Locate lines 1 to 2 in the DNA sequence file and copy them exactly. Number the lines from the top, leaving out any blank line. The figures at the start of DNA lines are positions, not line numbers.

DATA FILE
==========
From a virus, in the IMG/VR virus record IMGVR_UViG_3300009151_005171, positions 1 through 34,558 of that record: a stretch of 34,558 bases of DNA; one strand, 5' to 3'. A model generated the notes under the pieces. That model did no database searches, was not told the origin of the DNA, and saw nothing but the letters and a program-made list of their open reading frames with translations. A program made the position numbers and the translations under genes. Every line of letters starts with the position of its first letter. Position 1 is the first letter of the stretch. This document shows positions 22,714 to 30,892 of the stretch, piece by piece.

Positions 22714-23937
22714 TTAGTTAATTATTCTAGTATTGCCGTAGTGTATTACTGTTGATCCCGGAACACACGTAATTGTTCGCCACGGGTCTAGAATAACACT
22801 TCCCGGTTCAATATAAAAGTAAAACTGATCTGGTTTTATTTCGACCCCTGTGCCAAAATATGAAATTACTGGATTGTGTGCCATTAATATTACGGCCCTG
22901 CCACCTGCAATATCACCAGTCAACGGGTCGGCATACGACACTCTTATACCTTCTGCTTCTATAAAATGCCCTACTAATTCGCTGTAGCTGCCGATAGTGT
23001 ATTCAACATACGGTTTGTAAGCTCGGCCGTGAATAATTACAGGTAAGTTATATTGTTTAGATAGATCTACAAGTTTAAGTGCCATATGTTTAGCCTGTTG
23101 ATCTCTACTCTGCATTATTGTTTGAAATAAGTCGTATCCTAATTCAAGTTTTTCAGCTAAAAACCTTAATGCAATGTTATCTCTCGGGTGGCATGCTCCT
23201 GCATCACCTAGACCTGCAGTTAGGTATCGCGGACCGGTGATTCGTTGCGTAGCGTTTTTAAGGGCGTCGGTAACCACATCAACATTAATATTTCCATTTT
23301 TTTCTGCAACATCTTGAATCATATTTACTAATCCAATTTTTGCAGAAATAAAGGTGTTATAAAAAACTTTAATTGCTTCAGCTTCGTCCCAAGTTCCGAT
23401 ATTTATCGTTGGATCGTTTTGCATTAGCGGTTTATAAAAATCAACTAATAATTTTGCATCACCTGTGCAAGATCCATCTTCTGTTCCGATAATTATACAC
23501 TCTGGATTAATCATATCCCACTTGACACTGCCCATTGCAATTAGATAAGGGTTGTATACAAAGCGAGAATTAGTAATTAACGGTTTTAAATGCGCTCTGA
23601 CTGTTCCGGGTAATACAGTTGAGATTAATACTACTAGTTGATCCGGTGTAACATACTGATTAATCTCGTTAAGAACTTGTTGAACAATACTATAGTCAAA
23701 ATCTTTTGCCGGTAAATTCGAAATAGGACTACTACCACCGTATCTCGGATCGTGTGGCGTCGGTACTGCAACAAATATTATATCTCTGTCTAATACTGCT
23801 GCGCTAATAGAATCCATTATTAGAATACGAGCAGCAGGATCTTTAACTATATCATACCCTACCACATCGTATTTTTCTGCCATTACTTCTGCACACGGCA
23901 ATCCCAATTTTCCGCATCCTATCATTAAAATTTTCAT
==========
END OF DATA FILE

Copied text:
From a virus, in the IMG/VR virus record IMGVR_UViG_3300009151_005171, positions 1 through 34,558 of that record: a stretch of 34,558 bases of DNA; one strand, 5' to 3'. A model generated the notes under the pieces. That model did no database searches, was not told the origin of the DNA, and saw nothing but the letters and a program-made list of their open reading frames with translations. A program made the position numbers and the translations under genes. Every line of letters starts with the position of its first letter. Position 1 is the first letter of the stretch. This document shows positions 22,714 to 30,892 of the stretch, piece by piece.

Positions 22714-23937